Translational suppression via IFG-1/eIF4G confers resistance to stress-induced RNA alternative splicing in Caenorhabditis elegans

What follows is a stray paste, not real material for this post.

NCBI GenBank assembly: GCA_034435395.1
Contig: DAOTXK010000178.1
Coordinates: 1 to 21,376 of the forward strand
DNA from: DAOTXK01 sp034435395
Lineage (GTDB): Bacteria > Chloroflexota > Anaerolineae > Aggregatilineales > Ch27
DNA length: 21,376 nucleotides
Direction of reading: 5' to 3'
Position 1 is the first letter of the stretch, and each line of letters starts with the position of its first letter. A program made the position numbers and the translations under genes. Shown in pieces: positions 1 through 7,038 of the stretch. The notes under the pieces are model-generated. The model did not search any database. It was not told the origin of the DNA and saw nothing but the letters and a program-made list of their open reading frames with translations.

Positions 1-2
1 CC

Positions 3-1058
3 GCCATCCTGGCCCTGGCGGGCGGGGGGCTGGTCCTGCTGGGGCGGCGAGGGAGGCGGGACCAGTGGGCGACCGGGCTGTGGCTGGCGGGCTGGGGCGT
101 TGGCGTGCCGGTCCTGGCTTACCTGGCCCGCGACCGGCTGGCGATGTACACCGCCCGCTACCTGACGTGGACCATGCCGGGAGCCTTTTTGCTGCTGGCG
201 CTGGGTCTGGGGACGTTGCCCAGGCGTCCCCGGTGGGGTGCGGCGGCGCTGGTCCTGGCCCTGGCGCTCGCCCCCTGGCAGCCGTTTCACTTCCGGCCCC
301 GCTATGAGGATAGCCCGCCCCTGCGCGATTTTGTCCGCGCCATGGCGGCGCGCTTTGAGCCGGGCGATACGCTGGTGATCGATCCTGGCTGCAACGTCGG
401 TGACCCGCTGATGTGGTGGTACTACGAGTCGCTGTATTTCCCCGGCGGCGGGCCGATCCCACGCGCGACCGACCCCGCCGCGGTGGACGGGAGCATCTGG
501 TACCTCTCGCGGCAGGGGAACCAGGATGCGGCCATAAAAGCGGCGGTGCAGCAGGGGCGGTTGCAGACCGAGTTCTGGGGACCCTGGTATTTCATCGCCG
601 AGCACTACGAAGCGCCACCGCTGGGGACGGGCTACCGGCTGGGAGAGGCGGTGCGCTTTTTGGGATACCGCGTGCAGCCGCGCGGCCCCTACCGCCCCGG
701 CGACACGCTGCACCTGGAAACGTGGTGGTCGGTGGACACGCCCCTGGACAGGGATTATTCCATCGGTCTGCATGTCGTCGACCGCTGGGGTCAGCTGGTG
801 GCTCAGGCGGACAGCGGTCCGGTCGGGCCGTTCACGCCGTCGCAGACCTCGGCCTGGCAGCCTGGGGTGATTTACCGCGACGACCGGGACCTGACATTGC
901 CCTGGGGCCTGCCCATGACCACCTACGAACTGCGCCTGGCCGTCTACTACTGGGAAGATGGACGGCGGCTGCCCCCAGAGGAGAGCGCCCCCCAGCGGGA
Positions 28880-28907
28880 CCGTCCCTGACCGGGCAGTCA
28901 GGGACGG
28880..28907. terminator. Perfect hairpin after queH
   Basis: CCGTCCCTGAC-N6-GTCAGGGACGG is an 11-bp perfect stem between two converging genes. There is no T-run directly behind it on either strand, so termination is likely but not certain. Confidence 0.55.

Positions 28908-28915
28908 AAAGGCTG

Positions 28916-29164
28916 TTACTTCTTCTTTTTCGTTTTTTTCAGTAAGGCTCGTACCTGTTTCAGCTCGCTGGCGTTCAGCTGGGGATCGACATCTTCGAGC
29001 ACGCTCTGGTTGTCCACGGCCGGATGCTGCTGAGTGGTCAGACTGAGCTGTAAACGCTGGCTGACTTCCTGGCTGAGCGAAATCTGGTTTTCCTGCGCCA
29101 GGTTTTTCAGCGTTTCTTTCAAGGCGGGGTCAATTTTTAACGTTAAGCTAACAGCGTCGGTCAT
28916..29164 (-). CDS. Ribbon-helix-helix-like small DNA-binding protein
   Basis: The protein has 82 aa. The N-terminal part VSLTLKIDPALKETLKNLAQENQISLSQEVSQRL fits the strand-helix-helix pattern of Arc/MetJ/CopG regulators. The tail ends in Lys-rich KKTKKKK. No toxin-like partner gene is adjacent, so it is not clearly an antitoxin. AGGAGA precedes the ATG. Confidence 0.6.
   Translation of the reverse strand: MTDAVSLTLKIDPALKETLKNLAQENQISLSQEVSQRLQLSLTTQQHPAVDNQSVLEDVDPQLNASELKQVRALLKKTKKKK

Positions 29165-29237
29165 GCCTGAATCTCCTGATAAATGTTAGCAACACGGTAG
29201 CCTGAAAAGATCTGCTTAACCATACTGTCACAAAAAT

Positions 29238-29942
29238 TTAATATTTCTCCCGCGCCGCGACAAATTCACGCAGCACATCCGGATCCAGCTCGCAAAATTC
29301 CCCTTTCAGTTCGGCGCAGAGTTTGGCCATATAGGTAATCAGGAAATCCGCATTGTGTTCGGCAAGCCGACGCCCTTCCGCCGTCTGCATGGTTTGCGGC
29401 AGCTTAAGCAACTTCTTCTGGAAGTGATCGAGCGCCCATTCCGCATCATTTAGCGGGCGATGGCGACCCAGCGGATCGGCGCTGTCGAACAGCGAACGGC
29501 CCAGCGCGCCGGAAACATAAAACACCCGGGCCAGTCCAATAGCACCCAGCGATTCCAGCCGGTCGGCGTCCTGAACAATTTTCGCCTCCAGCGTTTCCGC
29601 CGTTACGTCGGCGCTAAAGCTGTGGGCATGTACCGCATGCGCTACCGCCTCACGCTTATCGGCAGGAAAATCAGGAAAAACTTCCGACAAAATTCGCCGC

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Splicing of pre-mRNA is an essential process for dividing cells and splicing defects have been linked to aging and various chronic diseases. Environmental stress has recently been shown to alter splicing fidelity and molecular mechanisms that protect against splicing disruption remains unclear. Using an in vivo RNA splicing reporter, we performed a genome-wide RNAi screen in Caenorhabditis elegans and found that protein translation suppression via silencing of the conserved initiation factor 4G (IFG-1/eIF4G) protects against cadmium-induced splicing disruption. Transcriptome analysis of an ifg-1 deficient mutant revealed an overall increase in splicing fidelity and resistance towards cadmium-induced alternative splicing compared to the wild-type. We found that the ifg-1 mutant up-regulates >80 RNA splicing regulatory genes that are controlled by the TGF-β transcription factor SMA-2. The extended lifespan of the ifg-1 mutant is partially reduced upon sma-2 depletion and completely nullified when core spliceosome genes including snr-1, snr-2 , and uaf-2 are knocked down. Together, these data describe a molecular mechanism that provides resistance towards stress-induced alternative splicing and demonstrate an essential role for RNA homeostasis in promoting longevity in a translation-compromised mutant.

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